6.3. Clearing Arrangements

The Council has been of the view for some time that central clearing is a more robust arrangement for OTC derivatives markets than bilateral arrangements, and that therefore a transition to CCPs where possible should be encouraged. However, the Council also acknowledges that many OTC derivatives cannot (currently at least) be centrally cleared, and that central clearing may not be appropriate in all situations.

In the first instance, rather than regulators implementing a mandatory regime to force the move of transactions to CCPs, the Council would prefer to rely on economic factors to drive this transition. Australian regulators will be applying internationally agreed standards for prudential capital charges, which are being increased for banks' exposures that relate to non-centrally cleared contracts. International regulators are also working on proposals to strengthen risk management practices for non-centrally cleared OTC derivatives by introducing global minimum standards on margin requirements. As well as reinforcing the incentive to centrally clear, this would also serve to mitigate the risks involved in bilateral clearing of OTC derivatives. Australian regulators would intend to adopt these standards as appropriate once they are finalised – the agencies will consult on this as these proposals become more concrete.

The Council expects that these measures will prove effective in sending a price signal to all market participants that increases the relative cost of non-centrally cleared transactions over that of central clearing. In the short run this should be particularly effective in encouraging larger market participants to move to central clearing arrangements, which should in turn make a significant contribution to systemic risk reduction. Given the network externalities of clearing arrangements, once a sufficient number of large market participants begin centrally clearing it is likely that other market participants will also choose to centrally clear. A sustained differential in the relative prices of centrally and non-centrally cleared arrangements should also provide an incentive for market participants to continue searching for central clearing solutions for products where this is not currently available.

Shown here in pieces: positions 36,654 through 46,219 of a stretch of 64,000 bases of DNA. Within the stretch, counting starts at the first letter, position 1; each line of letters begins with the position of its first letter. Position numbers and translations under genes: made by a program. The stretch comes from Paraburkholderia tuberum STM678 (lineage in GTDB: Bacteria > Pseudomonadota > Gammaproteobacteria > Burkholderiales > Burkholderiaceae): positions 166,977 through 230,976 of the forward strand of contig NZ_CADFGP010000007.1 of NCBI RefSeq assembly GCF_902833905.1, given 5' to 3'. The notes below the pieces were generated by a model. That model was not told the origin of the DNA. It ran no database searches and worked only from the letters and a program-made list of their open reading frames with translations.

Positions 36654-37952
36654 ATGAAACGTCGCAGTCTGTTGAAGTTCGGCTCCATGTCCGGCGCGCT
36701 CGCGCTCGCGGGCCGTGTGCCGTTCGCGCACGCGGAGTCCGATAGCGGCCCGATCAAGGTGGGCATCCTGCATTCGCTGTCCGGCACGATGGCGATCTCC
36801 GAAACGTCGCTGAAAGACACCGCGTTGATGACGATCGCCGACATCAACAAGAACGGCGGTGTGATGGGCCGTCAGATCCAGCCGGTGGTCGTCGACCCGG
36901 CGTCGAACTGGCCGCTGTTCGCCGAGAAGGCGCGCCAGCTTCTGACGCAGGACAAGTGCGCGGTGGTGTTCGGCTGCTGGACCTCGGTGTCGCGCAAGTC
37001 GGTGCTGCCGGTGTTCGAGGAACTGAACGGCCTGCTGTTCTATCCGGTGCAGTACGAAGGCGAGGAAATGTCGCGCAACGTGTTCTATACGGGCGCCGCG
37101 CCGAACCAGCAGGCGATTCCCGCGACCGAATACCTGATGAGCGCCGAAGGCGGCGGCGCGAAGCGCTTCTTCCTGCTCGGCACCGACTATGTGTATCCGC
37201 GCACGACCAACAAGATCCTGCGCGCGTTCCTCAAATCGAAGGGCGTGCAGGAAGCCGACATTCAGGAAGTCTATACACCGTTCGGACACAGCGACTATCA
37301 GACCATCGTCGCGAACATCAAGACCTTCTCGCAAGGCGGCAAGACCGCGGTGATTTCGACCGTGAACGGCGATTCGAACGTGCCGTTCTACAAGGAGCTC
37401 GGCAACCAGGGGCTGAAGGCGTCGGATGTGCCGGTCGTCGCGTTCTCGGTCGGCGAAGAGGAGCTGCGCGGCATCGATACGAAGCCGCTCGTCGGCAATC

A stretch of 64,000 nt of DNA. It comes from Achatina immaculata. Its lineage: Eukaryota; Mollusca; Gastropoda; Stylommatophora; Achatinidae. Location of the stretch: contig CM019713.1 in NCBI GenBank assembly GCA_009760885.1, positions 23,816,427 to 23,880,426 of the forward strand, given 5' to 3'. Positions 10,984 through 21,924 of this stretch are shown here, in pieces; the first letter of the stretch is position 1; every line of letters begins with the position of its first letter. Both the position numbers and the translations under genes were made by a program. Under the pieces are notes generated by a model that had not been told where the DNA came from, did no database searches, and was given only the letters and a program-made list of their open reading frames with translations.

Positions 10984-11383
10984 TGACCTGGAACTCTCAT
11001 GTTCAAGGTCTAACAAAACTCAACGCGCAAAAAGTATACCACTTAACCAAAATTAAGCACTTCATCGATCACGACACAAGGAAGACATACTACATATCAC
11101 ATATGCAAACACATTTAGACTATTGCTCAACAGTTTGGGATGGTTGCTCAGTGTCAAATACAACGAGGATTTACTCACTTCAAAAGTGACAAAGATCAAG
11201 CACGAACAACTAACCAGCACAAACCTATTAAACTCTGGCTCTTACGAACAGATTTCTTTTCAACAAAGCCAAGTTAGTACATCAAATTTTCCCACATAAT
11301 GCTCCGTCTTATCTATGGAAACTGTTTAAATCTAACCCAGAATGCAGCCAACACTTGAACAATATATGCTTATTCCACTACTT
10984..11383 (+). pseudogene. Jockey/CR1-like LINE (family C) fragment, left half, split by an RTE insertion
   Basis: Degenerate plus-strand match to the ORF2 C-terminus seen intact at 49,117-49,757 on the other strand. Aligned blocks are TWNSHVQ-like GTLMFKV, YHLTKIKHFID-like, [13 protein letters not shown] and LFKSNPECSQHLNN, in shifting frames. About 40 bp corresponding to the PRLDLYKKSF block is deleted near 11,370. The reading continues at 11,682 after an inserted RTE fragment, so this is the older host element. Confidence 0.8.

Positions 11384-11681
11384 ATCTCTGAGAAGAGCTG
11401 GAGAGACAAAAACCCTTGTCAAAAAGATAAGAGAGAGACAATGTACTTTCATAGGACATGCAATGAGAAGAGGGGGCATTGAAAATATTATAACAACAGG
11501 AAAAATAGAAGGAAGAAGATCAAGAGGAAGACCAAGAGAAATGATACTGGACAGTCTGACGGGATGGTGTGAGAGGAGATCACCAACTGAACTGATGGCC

While the Council is looking to encourage central clearing in general, it accepts that it is appropriate for some market participants to retain bilateral clearing arrangements. For instance, smaller participants may find that managing the liquidity risks associated with central clearing (e.g. in relation to the posting of variation margin) outweighs the counterparty risk management benefits of central clearing. For other participants, the need to retain bilateral arrangements for transactions that are not currently eligible for central clearing may mean that central clearing of related transactions could in fact reduce netting opportunities. Over time, though, this preference for bilateral arrangements should become weaker as a result of the changed relative price signals noted above. The international standards currently being developed around minimum margin requirements for non-centrally cleared transactions will be implemented in Australia as appropriate. This should help mitigate some of the risks that would remain if these transactions remained outside of CCPs.